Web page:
Well, that's what you have to do when you work for other people. You have to compromise on things, y'know? They hire you out to do this very specific sort of style and you don't really get a lot of freedom to change it up. They want a very specific aesthetic from you and you have to give that to them. A lot of the people I've worked with have a much larger audience that they have to appeal to on some level, so it's like there's a whole slew of shit you have to watch out for or be careful about. I love doing videos. I think they're fun and great and I'm happy with all the videos I've done for other people. But I think they pale in comparison to stuff I make for myself because I'm able do exactly what I want to do.
What's the inspiration or creative process for creating “My Love Grows in the Dark” or some other videos of yours?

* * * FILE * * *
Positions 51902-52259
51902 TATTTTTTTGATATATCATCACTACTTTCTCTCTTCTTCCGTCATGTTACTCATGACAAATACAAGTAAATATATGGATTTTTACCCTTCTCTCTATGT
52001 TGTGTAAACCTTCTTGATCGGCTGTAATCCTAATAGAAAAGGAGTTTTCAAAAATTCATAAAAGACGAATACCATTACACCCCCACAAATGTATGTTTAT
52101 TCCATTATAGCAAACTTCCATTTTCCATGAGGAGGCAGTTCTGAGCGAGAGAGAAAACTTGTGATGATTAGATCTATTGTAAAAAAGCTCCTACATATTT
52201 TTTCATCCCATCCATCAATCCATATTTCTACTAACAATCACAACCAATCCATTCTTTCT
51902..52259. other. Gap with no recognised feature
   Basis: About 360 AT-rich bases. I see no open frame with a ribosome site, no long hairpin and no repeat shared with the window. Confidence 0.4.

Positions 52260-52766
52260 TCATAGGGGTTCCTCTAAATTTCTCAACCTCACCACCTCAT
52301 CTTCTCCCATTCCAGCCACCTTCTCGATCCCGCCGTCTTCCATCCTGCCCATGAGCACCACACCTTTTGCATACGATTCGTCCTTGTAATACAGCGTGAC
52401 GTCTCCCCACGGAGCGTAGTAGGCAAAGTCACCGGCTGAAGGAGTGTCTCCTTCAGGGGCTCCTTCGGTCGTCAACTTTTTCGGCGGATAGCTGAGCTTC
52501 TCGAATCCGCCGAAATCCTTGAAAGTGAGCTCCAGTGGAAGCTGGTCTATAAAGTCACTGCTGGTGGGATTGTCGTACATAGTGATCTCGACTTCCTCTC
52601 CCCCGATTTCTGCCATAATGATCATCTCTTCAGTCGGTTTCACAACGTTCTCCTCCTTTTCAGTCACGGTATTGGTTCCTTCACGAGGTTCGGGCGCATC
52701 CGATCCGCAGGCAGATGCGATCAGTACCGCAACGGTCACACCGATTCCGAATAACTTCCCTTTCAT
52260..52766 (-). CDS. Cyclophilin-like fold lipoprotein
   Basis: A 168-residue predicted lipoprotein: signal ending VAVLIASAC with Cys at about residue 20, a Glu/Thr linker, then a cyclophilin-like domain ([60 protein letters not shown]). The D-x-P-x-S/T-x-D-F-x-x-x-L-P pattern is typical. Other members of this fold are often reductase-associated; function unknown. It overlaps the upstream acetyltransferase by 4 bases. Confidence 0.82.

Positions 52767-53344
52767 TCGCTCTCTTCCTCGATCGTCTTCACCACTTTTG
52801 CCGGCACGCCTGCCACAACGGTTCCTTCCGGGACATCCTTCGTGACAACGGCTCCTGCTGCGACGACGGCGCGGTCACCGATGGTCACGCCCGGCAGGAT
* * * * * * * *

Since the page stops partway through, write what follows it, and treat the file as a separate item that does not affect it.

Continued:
I guess it would be the song? [Laughs.] We spent a month making it and, when you write a song, you sort of have an idea of what you want to create visually. It's just this ongoing process of just finding the right people to be in it, finding the environment to do the stuff in. I'm bored with performance music videos. I just want it to be something that's more cinematic and weird — something you have to watch over and over to get it. Multi-layered. In order to achieve that, you have to, like, really plan out everything beforehand. Coming down to writing a treatment and story boarding everything out. All the videos for this record all link together like one big narrative, so we have two videos that are coming out. One's probably going to come out while we're on tour, then another one right after tour.